Council members also made last-minute modifications to the proposed policies, which included adding the legal definition of rent to the ordinance and a citation-first warning system to educate landlords who violate the new policies before being taken to court.
“More than 50% of our residents are tenants or renters,” Sarmiento said before the vote. “What we see is that many families live in overcrowded conditions, and I don’t think that’s by choice. I think unfortunately rental rates have a lot to do with that.”
“I simply think we have a crisis here in Santa Ana,” he said, as some council members voiced concern about the way housing costs in the city have outpaced the incomes of many residents.
Council members also voted to authorize staff to enter into contracts “with various service providers, contractors, and sub-recipients, who will implement and manage the ordinances,” according to the official language of the direction.
That roused pushback from rent control opponents, and council members in the minority on the issue, who criticized the council’s enacting of a policy which the city would study further, and flesh out the mechanics of, more in-depth later.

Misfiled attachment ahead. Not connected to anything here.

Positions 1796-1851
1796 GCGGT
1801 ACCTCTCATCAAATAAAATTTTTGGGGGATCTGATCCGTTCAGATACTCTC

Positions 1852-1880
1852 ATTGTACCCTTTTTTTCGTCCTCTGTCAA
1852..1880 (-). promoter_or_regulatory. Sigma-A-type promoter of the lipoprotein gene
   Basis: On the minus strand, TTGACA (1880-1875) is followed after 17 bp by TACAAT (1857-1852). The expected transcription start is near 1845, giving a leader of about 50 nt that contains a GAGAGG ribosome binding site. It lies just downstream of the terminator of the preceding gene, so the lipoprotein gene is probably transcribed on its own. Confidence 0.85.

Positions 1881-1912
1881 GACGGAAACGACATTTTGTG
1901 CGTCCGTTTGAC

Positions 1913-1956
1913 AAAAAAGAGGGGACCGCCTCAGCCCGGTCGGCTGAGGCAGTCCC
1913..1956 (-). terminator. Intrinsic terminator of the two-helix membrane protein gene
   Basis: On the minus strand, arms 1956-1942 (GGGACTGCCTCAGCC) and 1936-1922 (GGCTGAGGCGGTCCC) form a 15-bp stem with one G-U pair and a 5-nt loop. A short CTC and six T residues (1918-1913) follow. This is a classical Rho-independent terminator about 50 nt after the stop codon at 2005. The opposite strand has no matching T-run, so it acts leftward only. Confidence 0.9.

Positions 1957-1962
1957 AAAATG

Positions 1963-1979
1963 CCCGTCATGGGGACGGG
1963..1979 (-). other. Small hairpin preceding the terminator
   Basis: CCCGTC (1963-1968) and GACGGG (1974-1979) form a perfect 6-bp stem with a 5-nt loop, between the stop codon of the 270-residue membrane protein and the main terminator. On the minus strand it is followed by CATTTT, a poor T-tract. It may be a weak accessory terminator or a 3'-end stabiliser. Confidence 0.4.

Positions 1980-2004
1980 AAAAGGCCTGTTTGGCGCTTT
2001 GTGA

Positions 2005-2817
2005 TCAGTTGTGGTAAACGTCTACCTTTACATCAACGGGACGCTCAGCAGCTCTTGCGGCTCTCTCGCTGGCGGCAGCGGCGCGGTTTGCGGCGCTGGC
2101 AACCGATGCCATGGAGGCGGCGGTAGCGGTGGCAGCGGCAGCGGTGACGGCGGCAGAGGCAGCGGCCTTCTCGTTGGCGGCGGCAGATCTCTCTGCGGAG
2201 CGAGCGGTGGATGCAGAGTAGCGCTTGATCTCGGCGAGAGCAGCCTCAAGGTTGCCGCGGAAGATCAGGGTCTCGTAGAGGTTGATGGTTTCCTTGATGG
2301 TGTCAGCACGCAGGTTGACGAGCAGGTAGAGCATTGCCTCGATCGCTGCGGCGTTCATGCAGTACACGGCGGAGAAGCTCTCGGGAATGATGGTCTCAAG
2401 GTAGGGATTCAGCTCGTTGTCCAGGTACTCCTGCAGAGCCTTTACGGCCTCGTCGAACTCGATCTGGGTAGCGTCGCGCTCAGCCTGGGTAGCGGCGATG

Both Bacerra and Penaloza, as well as landlords and policy critics who spoke throughout the meeting, accused the council majority of rushing the ordinance through while questioning whether the city has exhausted its other options for addressing the renter crisis.
Namely, they questioned the amount of unused dollars allocated to City Hall to distribute to residents through rental assistance programs.
“Here we have a banana republic relying on one time funds from the feds … to add layer and layer of government cost,” Penaloza said. “It’s just, ‘I want this, I want that.’”
“I can’t begin to express my disappointment that we’re having this conversation at 10 minutes to one (a.m.),” Bacerra said before the vote, after stating earlier: “I don’t think this is a good course … doing it at 12:30 a.m. at night really speaks to what people have been complaining about.”
Sarmiento explained: “The reason why this was done so quickly was there was always a hope that the Governor may extend this moratorium set to expire at the end of the month and extend it to the end of this year.”
“Unfortunately, that doesn’t appear to be the case, so we knew this was something very important and urgent to many residents,” Sarmiento said. “This isn’t a new issue.”
Lopez said landlords’ calls that night for the council to turn down the ordinance have “already been implemented. We have already tried that for many years. I think it’s time to try something new.”